But before you bring up this topic, you either want to do some research yourself on high-yield ways to invest or talk to a financial advisor who will give you a list of high-yield options. This way, you can be sure the total amount of inheritances goes as far as possible, and everyone wins. 

If you as a family want to divide the pooled assets differently than your loved one did in their will, that is an option here as well.

On the other hand, if someone decides they’re happy with the amount they inherited, don’t try to pressure them into adding to the pooled amount.

Not everyone trusts investments, and if you choose a high-risk investment that has the potential—not the guarantee—to be high-yielding, you can’t be surprised if some family members opt out of this idea.

Although having them talk to a financial advisor could persuade them, if they don’t feel comfortable, then let it go.

The last thing you need, in addition to being the one who got the largest inheritance, is being perceived as the one who lost everyone’s money because you suggested investing it.  

Assess “equal” shares that aren’t so equal

Pooling the inheritances also helps you even out any imbalances that came about in practice—when inheritance shares appeared to be equal.

For example, if you received $100,000 and either live in a state without inheritance tax or are protected by your relationship to the person who has passed away, then that amount stays intact.

However, if another family member received a $100,000 IRA, their amount will drop significantly every time they withdraw money, because that amount is taxable. Or if they inherit property that is worth much less than it was when your loved one wrote their will, this creates an unequal inheritance even though your loved one may not have intended that.

In these types of situations, pooling would be a good option because the discrepancy likely wasn’t intended.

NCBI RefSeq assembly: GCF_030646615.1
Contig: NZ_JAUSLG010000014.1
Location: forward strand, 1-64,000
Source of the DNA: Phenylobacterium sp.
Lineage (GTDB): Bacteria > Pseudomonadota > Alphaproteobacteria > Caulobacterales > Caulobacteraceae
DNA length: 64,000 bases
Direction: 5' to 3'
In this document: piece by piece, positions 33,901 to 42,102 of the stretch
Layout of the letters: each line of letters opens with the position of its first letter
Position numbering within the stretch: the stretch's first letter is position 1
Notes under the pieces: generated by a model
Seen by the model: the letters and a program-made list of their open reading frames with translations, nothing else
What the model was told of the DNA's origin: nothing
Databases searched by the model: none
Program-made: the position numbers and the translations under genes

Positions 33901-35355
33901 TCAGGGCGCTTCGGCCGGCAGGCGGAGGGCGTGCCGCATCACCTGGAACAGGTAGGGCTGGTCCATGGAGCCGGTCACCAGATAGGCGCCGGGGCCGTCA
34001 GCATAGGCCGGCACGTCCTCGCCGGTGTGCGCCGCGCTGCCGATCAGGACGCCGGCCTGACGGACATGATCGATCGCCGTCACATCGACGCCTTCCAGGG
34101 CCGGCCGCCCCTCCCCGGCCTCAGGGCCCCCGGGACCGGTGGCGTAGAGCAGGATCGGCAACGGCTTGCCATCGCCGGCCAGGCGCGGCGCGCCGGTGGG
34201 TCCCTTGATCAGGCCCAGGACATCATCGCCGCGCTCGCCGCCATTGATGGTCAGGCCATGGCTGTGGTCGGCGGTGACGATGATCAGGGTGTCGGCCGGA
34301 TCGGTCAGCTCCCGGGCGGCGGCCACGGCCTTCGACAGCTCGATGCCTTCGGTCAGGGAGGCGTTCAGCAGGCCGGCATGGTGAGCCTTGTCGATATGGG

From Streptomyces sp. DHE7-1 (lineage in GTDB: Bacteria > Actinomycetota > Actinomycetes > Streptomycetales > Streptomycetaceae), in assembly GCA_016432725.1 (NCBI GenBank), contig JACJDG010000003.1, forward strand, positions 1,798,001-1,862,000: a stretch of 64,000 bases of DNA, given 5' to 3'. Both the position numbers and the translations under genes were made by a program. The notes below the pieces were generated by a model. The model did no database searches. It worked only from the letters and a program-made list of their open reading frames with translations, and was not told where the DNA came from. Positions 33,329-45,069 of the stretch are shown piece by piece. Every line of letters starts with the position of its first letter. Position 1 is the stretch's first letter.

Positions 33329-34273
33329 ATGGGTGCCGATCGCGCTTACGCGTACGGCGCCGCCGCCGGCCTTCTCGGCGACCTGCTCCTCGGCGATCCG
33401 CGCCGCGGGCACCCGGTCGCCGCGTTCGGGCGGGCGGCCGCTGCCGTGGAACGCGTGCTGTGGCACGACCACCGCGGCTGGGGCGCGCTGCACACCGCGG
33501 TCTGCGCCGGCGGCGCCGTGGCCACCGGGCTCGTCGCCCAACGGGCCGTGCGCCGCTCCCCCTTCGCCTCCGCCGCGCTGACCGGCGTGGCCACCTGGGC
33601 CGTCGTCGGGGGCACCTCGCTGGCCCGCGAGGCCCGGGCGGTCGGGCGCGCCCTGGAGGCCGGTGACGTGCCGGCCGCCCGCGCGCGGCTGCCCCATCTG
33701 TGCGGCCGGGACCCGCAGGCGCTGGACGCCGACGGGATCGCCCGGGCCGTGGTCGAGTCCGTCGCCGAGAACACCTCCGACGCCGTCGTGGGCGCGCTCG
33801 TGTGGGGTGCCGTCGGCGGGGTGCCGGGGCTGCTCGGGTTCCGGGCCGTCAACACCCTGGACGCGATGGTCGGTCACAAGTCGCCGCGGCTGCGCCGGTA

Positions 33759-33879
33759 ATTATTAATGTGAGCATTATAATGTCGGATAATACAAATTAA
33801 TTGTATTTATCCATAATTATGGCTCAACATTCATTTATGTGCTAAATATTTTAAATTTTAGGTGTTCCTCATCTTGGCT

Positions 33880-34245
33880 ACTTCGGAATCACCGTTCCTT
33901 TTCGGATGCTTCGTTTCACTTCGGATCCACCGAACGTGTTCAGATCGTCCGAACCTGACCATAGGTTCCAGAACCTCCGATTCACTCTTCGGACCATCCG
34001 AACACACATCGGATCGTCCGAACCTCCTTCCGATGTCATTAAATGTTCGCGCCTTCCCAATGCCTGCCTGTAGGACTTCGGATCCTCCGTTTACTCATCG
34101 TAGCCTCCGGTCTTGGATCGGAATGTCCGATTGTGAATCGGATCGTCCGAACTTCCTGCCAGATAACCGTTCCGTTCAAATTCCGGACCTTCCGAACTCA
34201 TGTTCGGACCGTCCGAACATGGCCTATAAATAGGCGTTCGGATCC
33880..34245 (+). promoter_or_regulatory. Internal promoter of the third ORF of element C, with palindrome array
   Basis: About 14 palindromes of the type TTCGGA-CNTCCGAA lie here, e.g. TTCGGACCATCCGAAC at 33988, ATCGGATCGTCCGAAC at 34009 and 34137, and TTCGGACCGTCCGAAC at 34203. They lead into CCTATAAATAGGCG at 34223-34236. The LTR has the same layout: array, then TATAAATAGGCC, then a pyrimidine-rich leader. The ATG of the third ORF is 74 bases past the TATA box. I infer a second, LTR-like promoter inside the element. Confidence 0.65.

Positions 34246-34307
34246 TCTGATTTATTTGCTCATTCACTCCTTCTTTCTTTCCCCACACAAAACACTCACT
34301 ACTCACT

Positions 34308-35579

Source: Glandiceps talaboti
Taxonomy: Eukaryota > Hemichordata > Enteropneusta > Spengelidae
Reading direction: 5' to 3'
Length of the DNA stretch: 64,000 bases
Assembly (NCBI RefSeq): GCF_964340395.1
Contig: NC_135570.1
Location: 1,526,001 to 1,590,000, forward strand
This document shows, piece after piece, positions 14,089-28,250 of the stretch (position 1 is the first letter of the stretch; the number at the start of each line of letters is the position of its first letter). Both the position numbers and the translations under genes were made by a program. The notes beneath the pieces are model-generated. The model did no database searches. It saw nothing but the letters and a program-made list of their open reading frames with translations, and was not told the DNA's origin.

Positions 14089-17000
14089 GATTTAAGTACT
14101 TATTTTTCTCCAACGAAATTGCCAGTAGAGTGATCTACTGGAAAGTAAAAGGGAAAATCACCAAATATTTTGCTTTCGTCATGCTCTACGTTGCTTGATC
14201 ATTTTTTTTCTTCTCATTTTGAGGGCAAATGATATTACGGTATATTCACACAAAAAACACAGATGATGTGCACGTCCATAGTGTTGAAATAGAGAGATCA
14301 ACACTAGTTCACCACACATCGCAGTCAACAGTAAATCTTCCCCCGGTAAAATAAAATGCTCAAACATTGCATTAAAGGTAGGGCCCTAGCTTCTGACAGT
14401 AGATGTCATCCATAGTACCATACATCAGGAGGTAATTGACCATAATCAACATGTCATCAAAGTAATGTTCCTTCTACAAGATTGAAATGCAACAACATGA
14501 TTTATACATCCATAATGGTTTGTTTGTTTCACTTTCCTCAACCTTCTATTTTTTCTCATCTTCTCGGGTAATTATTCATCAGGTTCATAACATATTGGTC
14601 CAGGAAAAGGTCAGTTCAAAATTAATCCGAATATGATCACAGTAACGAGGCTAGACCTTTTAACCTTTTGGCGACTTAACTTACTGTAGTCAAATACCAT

In the case where the inequality was intended, you and your other family members who received inheritances can pool everything that was left behind—cash, assets, accounts, all of it—and distribute it equally among those who were left an inheritance or divide them based on their relationship with the person who died.

In choosing the latter, the biological children could get equal amounts, but more than grandchildren or siblings of the person who passed away, for instance. It would be fair, in terms of succession, but not necessarily equal, so you’d want to get everyone on board with that idea.

Money is a tricky topic, tied to deep emotions. You may need to air concerns about the unequal inheritance, as well as years-old anger, sadness, and resentments.

No matter what route you decide to take, it's best to have all these discussions on neutral ground and, ideally, after some time has passed after the death of your loved one, so emotions aren’t running quite as high.

Money is always a tricky topic, tied to deep emotions. You may need to air concerns about the unequal inheritance, as well as years-old anger, sadness, and resentments.

As the one with the most inheritance, it's up to you to lead the conversation and, to the best of your ability, mediate. If you feel you can’t do that, or will be perceived as biased by the other family members, then asking an outside source to do the mediating might be your best bet. 

At the end of the day, it’s not likely that everyone who received inheritance will think the distribution is fair, so that’s something to keep in mind. While it’s sad to think you could lose a loved one to death, then lose another loved one over money, sometimes that ends up being the case.

As long as you feel you’ve done right and are at peace with how you navigated a difficult and uncomfortable situation, then that’s what you need to take to heart during this emotionally trying time.